Monday, April 30, 2012

Bear Mountain!

On Sunday, I felt the need to get out, do some exploring, and stretch my legs.  My explorations usually take the form of rock-seeking-missions, and I decided that this Sunday was going to be no exception.  I have long wanted to go check out the cliffs at Bear Mountain, and to see if there were any bouldering opportunities to be had there.  I knew (from rumours, and various online fragments of information) that the cliffs at Bear Mountain were sandstone, and tended to be somewhat sandy (i.e. poorly cemented); not exactly a destination.  However, climbing is climbing, and adventure is adventure, so I grabbed a coffee, put Lupin in the van, and headed off to Dawson Creek!

Perhaps the most unique thing about Bear Mountain is the enormous wind turbine installation there.  There are over two dozen HUGE wind turbines installed along the ridge, which gives the setting a somewhat science-fiction vibe.  I parked near the end of 233 Road, near the first wind turbine. I decided to hike through the forest along the entire length of the scarp (to ensure I wouldn’t miss any boulders lurking in the forest), then hike along the top of the cliff on the way back (to enjoy the view and check out the cliff itself). 

To make a long story short, my explorations were moderately successful.  Good news = I did find a nice cluster of boulders in a pleasant woodland setting with nice landings.  There is probably room for about 50 problems, with lots of overhanging arêtes which will provide some decently hard problems.  Bad news = there was only one cluster of boulders.  I did find a few more boulders at the far end of the scarp, but they were neither big nor plentiful.  Also, the boulders are formed almost exclusively by big cubes of coarse sandstone-conglomerate.  The conglomerate will be a little hard on the hands (think texture like a meat-tenderising hammer), and isn’t always completely solid.

I did see a few really nice-looking potential problems, though.  The first big boulder I saw (photo 1) was a big brick-shaped block, but one end was propped up; as such, the two suspended arêtes had sit-down starts, and could both be in the V6-V8 range.  Another cool-looking line (photo 2) was on a big tooth-shaped boulder with a scoop.  It didn’t look difficult, but did look really (!) fun.  Other than that, there were a number of arêtes and small caves scattered around (photo 3), from which a dedicated boulderer could make a nice circuit - once everything was cleaned up.

If anyone wants to go there and take a look, do some scrubbing, open some problems, let me know!  I am certainly willing to show anyone what I’ve found.  Cheers!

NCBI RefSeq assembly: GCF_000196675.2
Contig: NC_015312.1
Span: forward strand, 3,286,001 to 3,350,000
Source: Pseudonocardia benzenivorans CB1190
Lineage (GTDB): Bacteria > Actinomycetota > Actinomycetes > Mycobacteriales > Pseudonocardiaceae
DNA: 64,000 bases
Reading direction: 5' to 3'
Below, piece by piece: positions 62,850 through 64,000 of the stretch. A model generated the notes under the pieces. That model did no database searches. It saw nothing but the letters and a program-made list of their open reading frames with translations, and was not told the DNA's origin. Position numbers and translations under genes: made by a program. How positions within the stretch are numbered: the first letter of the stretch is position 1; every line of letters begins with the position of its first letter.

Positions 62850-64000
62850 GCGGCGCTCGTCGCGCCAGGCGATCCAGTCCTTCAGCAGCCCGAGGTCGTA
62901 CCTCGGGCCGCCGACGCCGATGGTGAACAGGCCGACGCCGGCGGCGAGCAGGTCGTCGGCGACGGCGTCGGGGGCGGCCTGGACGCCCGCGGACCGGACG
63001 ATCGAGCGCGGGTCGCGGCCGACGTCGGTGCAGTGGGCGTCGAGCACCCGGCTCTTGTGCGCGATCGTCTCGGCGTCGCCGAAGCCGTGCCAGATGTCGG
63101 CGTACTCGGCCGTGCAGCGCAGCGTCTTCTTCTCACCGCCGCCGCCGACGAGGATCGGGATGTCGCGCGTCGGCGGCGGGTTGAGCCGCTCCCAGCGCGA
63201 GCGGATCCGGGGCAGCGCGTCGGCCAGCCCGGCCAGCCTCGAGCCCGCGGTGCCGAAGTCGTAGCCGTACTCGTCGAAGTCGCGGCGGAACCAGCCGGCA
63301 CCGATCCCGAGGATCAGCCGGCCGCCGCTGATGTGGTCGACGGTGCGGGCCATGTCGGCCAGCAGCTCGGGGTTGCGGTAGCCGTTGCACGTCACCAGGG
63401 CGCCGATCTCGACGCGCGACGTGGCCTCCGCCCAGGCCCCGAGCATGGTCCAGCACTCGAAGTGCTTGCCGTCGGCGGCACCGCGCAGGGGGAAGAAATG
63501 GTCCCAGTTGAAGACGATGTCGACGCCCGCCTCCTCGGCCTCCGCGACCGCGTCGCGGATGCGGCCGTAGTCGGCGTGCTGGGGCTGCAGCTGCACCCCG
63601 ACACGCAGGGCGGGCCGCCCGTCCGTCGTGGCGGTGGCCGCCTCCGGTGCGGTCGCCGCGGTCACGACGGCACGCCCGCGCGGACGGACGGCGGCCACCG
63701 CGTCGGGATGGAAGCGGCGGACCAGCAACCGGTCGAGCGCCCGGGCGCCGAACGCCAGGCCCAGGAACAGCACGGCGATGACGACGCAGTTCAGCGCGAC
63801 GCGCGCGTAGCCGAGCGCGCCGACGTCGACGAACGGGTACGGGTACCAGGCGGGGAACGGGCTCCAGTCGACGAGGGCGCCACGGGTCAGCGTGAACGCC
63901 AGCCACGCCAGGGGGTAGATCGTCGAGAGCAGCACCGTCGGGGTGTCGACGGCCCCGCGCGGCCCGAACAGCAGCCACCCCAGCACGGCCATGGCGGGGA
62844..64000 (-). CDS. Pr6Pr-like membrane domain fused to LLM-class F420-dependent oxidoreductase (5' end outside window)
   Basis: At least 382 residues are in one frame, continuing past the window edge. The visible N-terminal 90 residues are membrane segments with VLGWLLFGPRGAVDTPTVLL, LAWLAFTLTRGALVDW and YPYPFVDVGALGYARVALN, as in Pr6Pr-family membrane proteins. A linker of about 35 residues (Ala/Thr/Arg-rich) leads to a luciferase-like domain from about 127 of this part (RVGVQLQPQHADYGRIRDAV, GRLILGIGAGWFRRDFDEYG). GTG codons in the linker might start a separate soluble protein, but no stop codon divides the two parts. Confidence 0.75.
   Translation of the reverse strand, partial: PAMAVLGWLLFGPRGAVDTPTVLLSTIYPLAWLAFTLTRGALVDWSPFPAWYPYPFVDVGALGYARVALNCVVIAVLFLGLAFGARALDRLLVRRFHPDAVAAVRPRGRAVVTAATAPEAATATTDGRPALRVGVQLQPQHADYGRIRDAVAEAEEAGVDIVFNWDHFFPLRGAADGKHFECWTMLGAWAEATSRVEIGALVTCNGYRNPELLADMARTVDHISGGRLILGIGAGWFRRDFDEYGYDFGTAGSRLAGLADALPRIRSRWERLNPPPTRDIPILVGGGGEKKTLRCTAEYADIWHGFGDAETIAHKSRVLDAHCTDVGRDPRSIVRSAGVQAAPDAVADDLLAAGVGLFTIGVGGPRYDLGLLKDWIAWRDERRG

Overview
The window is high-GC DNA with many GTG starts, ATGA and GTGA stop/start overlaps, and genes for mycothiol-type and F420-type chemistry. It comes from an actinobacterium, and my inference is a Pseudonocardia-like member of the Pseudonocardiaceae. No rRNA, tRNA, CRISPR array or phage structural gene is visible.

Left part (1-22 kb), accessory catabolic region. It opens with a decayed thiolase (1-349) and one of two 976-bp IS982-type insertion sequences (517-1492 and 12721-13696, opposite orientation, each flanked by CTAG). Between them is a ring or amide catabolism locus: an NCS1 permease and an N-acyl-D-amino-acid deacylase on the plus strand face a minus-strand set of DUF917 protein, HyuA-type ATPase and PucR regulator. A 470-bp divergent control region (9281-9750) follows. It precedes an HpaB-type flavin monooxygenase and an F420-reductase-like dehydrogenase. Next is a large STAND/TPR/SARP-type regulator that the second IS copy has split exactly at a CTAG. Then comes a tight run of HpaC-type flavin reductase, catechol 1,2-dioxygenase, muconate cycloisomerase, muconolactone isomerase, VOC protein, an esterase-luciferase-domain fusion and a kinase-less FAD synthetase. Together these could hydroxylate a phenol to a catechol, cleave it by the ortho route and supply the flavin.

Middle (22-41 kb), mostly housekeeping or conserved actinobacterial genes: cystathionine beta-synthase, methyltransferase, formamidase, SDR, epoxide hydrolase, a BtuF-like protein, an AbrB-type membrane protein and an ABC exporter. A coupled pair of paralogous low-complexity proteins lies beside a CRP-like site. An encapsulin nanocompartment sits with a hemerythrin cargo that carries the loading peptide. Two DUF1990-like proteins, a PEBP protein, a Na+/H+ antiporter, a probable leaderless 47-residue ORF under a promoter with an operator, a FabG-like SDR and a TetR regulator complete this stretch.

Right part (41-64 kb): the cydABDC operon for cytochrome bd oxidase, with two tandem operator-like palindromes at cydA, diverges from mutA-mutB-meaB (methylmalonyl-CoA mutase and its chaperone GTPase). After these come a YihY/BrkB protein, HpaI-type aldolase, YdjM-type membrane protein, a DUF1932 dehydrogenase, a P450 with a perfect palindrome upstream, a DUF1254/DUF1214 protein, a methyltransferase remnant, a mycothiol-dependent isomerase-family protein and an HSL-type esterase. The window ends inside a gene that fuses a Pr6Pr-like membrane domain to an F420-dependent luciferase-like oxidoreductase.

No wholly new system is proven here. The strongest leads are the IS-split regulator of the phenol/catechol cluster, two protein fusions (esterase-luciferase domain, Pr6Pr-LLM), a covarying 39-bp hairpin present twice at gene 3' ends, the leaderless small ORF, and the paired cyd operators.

1) The business end of a giant brick of conglomerate.  Sit down starts on the right and left.  My walking stick  (about 3 feet long) for scale.

2) Cool scoop, with a crack/seam feature.  One of the best lines I saw at Bear Mountain.

3)  Bear mountain boulders.  

Wednesday, April 4, 2012

Hasler Flats Trip

I headed to Hasler Bluffs this past Monday with my friend Domhnall to do some climbing, and check out the potential for new routes and bouldering in the area. One of our goals was to get a rope on at least one new line at Hasler Bluffs. When we arrived at Hasler Flats, we first stopped to check out the new area, then headed over to Hasler Bluffs. We walked the length of the crag to check it out (Dom hadn't been to the area before), then we decided to lead (what we thought was) a moderate bolted route that wasn't in the guide. It turned out to be an oddly bolted 11-, so I took some hangs at the bolts trying to get psyched to boulder up to the next bolt, which always seemed to be in an odd spot and a little too far away. After we finished with that route, we went down to the base of the crag and did some bouldering on the blocks down there. We repeated Anonymous Arete (Dom flashed it, very nice!), and then cleaned up a new line on the adjacent block. We worked it and finally sent it - it's a really classic compression problem up a steep bulge (probably V4ish).

Then we headed back up to the cliff where I led Nose Goblins (5.7), which is a fun route with good gear, although I felt that there were some loose flakes on the route that could maybe have been pried off to make the route safer. We moved the rope over, and Dom made quick work of a .10b crack. We moved the rope over again, so we could toprope a new line that climbed through a beautiful orange wall with a big roof at midheight. It looked about .11b from the ground, but it turned out to much harder and more technical than I thought (partially because some of the rock was covered with a beautiful patina, which meant that the friction in those sections was a bit reduced). Such an amazing route - hopefully I can get out there to put bolts in it soon. There is a lot of potential at Hasler Bluffs for hard routes in the .11+ to .12+ range.

There is a (somewhat outdated) guide for Hasler Bluffs written about a decade ago; it is certainly worth having if you are planning a trip to the area. The guide (hosted by the Prince George section of the ACC) can be found HERE. I am hoping to write a new Hasler Bluffs Guide this year, but we'll have to see if I have time.

Tuesday, April 3, 2012

Need a New Mat?

Revolution has their 12-G Mat on sale! Not a bad deal, especially if you knew someone in the States who you could have it shipped to. Check it out here.